Hierarchical ranks have been avoided in the group. Although there is an organigram, this is primarily to establish the flow of information and responsibility for all activities. The relationships between all members are more of colleagues (Mullen, 2000; Pololi et al., 2002; Hauer et al., 2005; Feldman, Divoll and Rogan-Klyve, 2013; Morales-Avalos, Elizondo-Omana, Guzman-Lopez, 2014; Stevenson et al., 2017), although a sense of respect and admiration forms naturally from the student towards its mentor. The easy access to high ranking researchers/professors not only in official meetings but also through social gatherings creates a sense of belonging for the students (Feldman, Divoll and Rogan-Klyve, 2013). Enforcing the rule of allowing the student to maintain the first author position when they play an important role in developing the idea (initiative) and carrying out the project (persistence), also adds to the sense of not only belonging as a co-researcher, but of ownership (Pololi et al., 2002; Desai et al., 2008; Gershenfeld, 2014; Linn et al., 2015). The project was made possible by the student and should be cited with their family name, avoiding abuse of a mentor by usurping the work. A well-structured program creates a more effective group (Pololi and Knight, 2005; Gershenfeld, 2014; Tan et al., 2018).

The collaboration was a basic element for the growth of the group. The inclusion of professors from different departments has broadened the group’s perspective on research, allows more discussion, feedback, and consistency, avoiding canceling meetings due to unexpected changes in agenda. This structure allowed for academic flexibility, creating quality in the time invested. The mentors do not have time protection for research, they are clinicians, a problem solved by the collaborative mentoring, and an example to students of the mentor’s dedication (Mullen, 2000; Pololi et al., 2002; Feldman, Divoll and Rogan-Klyve, 2013; Menon, Muraleedharan and Bhat, 2016; Schwartz et al., 2016; Tan et al., 2018). The collaboration was extended to several levels. Mentors were included in the diverse workshops offered by the group and other mentors in topics of interest, improving research and writing skills. Many Universities lack this formal education and training for mentors (Pololi et al., 2002; Wright, Titus and Cornelison, 2008; Amgad et al., 2015; Funston, 2015; Linn et al., 2015; Aguilar, 2016; Menon, Muraleedharan and Bhat, 2016; O'Loughlin, Husmann and Brokaw, 2018; Quispe-Juli et al., 2019). The collaboration was also extended to the publication, granting authorship to those who participated and met the criteria of such position. The most active members were primarily junior and young faculty; however, the success of the group has constantly attracted senior professors, inducing more innovative ideas with higher impact (Mullen, 2000; Pololi et al., 2002; van Eyk et al., 2010; Feldman, Divoll and Rogan-Klyve, 2013; Palmer et al., 2015; Quiroga-Garza, Elizondo-Omana and Guzman-Lopez, 2018; Havard and Baker, 2018).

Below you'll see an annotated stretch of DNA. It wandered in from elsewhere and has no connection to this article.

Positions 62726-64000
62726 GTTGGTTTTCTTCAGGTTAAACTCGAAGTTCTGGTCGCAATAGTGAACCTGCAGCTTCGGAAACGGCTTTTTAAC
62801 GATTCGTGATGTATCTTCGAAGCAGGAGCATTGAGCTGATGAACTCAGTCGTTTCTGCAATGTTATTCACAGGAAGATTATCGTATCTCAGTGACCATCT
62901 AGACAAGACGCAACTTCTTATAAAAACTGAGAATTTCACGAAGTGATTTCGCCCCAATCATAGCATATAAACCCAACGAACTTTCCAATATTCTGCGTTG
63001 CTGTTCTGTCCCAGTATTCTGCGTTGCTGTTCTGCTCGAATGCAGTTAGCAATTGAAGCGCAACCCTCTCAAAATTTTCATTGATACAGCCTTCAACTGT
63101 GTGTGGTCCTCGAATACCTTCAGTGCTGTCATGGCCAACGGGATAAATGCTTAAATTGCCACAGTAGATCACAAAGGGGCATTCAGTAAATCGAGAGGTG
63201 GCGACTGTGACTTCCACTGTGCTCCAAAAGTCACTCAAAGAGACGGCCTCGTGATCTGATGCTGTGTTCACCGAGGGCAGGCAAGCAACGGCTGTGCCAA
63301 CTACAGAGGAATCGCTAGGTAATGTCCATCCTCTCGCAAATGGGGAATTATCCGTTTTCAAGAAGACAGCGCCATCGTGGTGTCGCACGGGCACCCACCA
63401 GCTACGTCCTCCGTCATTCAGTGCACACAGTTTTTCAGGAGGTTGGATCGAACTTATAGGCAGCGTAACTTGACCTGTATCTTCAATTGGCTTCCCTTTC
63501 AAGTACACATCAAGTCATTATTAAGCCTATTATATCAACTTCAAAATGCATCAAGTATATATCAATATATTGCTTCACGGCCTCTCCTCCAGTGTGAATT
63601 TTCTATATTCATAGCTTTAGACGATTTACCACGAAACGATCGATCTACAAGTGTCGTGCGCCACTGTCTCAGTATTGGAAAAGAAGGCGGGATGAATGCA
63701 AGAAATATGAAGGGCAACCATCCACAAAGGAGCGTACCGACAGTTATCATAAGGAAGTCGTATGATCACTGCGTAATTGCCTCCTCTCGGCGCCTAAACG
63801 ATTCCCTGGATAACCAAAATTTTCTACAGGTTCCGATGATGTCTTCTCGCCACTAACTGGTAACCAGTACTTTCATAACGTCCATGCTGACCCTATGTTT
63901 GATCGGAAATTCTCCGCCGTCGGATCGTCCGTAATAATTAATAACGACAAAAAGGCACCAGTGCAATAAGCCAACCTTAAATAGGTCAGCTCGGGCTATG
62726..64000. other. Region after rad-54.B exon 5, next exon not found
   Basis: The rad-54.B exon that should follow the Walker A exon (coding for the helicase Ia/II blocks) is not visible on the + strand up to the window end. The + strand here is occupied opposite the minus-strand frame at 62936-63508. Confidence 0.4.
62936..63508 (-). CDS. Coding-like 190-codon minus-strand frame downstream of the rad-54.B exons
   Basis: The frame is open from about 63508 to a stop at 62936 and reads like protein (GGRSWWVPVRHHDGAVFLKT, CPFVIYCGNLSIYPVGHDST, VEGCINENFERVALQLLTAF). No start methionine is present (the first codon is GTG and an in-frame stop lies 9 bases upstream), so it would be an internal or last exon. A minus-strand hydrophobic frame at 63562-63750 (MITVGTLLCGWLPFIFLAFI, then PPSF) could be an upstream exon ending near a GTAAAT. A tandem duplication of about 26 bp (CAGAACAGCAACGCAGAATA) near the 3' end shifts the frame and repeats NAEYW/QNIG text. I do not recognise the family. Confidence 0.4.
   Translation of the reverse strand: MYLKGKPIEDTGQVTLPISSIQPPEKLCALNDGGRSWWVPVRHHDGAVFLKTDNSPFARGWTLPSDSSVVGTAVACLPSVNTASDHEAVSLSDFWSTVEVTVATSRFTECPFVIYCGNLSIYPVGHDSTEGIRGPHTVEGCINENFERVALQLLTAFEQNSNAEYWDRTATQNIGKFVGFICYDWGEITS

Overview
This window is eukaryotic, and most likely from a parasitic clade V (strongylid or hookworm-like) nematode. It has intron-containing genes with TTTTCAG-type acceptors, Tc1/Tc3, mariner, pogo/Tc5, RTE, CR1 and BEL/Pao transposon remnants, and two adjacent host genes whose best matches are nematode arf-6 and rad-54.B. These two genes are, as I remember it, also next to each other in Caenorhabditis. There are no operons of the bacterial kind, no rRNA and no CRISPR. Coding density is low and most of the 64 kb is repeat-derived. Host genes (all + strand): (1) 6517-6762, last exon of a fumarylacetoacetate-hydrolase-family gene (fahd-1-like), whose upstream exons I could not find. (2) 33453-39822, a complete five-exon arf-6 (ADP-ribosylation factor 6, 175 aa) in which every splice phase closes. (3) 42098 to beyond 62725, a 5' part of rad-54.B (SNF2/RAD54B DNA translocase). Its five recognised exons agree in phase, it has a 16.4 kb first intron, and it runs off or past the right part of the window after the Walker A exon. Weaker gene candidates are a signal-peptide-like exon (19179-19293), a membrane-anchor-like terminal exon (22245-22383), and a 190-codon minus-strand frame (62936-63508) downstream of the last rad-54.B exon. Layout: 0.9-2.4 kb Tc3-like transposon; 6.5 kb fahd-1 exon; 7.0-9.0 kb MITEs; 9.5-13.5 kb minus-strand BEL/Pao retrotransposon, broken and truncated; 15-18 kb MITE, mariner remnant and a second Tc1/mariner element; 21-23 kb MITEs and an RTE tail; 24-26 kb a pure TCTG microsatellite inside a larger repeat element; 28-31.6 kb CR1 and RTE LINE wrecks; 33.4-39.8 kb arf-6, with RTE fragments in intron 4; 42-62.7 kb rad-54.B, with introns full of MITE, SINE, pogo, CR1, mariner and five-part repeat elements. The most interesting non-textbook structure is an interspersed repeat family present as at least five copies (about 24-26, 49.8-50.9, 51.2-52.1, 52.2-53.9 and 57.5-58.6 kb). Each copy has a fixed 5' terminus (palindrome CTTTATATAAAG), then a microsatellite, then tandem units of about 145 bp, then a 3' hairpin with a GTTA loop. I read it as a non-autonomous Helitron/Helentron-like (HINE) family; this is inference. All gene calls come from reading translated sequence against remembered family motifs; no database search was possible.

Many authors discuss different mentoring and research group strategies; however, few include results and long-term output. Although it has only been implemented in one institution, GIA demonstrates longitudinal evidence of persistence through a tightly organized, well-structured, formal research group model that includes members from different levels, and academic productivity (published papers and participation in meetings) as an outcome. As Figure 2 demonstrates, it takes 5 to 10 years to clearly evidence results. It provides a solution to the lack of mentor in research and low undergraduate student participation in many medical schools (Pololi and Knight, 2005; Feldman, Divoll and Rogan-Klyve, 2013; Linn et al., 2015; Menon, Muraleedharan and Bhat, 2016; Linn et al., 2015; Tan et al., 2015; O'Loughlin, Husmann and Brokaw, 2018; Quispe-Juli et al., 2019).